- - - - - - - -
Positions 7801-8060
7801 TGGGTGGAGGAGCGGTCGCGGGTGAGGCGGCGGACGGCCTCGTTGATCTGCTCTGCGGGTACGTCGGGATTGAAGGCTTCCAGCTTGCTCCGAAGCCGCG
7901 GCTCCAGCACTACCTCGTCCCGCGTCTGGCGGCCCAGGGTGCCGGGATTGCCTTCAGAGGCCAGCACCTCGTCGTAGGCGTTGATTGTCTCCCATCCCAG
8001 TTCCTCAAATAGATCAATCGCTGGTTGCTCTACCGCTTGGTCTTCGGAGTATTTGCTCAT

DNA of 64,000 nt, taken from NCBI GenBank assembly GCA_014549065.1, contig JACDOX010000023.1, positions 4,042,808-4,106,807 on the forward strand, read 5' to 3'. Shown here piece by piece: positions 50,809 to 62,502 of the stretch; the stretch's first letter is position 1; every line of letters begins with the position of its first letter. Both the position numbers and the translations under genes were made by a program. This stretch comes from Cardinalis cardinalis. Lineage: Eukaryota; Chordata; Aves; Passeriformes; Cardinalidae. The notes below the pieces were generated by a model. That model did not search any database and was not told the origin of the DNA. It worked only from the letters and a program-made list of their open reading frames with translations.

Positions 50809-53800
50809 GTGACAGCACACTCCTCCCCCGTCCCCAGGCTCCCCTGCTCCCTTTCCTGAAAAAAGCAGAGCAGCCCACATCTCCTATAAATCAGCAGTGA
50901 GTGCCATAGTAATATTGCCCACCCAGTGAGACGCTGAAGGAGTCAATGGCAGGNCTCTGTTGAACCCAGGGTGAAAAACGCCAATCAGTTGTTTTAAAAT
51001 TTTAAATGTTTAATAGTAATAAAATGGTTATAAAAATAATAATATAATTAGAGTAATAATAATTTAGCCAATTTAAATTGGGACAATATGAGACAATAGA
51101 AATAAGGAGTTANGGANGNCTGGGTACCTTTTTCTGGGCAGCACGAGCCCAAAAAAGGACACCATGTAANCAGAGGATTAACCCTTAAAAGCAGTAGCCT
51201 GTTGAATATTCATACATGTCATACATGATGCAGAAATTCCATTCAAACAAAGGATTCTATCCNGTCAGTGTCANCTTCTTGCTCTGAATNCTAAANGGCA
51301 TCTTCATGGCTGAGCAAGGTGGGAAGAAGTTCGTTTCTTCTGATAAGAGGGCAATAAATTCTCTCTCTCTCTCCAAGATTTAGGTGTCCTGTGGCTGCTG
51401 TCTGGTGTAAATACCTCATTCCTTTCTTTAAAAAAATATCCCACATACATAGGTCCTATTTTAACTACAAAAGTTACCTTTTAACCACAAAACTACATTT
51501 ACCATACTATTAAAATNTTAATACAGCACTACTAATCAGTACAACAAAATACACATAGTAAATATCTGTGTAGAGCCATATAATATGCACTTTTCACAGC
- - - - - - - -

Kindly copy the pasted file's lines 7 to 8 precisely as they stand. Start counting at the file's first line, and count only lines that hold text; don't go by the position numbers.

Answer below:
50809 GTGACAGCACACTCCTCCCCCGTCCCCAGGCTCCCCTGCTCCCTTTCCTGAAAAAAGCAGAGCAGCCCACATCTCCTATAAATCAGCAGTGA
50901 GTGCCATAGTAATATTGCCCACCCAGTGAGACGCTGAAGGAGTCAATGGCAGGNCTCTGTTGAACCCAGGGTGAAAAACGCCAATCAGTTGTTTTAAAAT